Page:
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The influence of recreational drug use on experiences of the passage of time

Ogden, RS and Faulkner, J (2022) The influence of recreational drug use on experiences of the passage of time. SUCHT, 68 (2). pp. 65-74. ISSN 0939-5911

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Background: Laboratory research suggests that alcohol, marijuana, cocaine and MDMA influence the processing of time. Anecdotal reports of recreational drug use also often include descriptions of changes in the speed of the passage of time. Despite this, little is known about how and why recreational drug use influences the passage of time.
Aim: To examine retrospective self-reports of the passage of time during a previous instance of alcohol, cannabis, cocaine or MDMA use. To establish the effect of substance use frequency, substance dose, anxiety, depression and stress on the passage of time.
Method: Using an online questionnaire, passage of time judgments were collected for the current day as well as recent instances of alcohol, cocaine, marijuana or MDMA use. Measures of affect, typical substance use frequency and substance use amount were taken.
Results: Time was remembered as passing significantly more quickly than normal during alcohol, cocaine and MDMA use. Marijuana was associated with time passing more slowly than normal. Regression analysis revealed that drug induced distortions to the passage of time use were not predicted by drug use frequency, dose, depression, anxiety or stress. Furthermore, comparison of recreational drug users and non-users did not indicate any long-term effects of drug use on the passage of time.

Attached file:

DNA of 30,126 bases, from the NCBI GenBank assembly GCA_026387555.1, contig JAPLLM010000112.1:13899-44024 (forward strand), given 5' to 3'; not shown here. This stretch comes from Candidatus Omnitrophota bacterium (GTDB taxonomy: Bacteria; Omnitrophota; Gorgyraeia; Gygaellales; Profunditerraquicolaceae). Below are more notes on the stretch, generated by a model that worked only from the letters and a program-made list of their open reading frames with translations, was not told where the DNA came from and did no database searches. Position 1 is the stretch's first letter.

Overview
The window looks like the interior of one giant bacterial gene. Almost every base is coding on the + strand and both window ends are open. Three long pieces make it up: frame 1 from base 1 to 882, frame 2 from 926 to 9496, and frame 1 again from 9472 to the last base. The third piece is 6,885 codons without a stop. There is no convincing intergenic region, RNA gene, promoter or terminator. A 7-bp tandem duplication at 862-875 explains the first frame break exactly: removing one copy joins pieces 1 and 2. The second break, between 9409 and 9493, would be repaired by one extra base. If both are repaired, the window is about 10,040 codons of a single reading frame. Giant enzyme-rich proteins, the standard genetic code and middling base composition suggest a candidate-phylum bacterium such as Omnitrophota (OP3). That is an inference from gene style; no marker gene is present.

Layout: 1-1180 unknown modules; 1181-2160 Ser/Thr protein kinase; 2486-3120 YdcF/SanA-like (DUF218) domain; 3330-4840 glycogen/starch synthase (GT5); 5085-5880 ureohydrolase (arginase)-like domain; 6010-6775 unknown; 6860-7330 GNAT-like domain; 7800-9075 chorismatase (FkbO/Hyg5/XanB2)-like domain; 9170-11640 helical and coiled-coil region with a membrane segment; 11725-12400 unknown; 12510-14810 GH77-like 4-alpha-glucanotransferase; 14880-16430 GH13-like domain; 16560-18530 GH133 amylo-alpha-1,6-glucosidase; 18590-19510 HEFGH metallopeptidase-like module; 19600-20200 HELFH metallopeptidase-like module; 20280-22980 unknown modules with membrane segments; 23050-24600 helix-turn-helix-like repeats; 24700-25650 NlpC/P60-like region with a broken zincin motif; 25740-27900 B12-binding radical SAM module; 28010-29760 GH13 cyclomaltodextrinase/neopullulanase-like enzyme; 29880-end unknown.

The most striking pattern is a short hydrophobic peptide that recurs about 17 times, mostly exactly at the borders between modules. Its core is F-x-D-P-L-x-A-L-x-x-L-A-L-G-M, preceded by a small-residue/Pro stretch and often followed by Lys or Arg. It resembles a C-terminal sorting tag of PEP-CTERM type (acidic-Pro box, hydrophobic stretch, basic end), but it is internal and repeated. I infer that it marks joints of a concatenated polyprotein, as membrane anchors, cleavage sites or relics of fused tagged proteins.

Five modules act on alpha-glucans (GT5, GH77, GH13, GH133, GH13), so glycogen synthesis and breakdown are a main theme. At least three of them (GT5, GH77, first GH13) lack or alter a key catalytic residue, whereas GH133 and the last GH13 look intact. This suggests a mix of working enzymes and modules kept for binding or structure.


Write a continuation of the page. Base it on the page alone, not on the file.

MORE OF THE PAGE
Conclusions: The results suggest that whilst distortions to the passage of time are a common feature of drug use, their causes are complex.

Item Type: Article
Additional Information: This version of the article may not completely replicate the final authoritative version published in SUCHT at 10.1024/0939-5911/a000761. It is not the version of record and is therefore not suitable for citation. Please do not copy or cite without the permission of the author(s)
Subjects: B Philosophy. Psychology. Religion > BF Psychology
Divisions: Psychology (from Sep 2019)
Publisher: Hogrefe
Date Deposited: 19 Apr 2022 09:32
Last Modified: 19 Apr 2022 09:45
DOI or ID number: 10.1024/0939-5911/a000761
URI: https://researchonline.ljmu.ac.uk/id/eprint/16666
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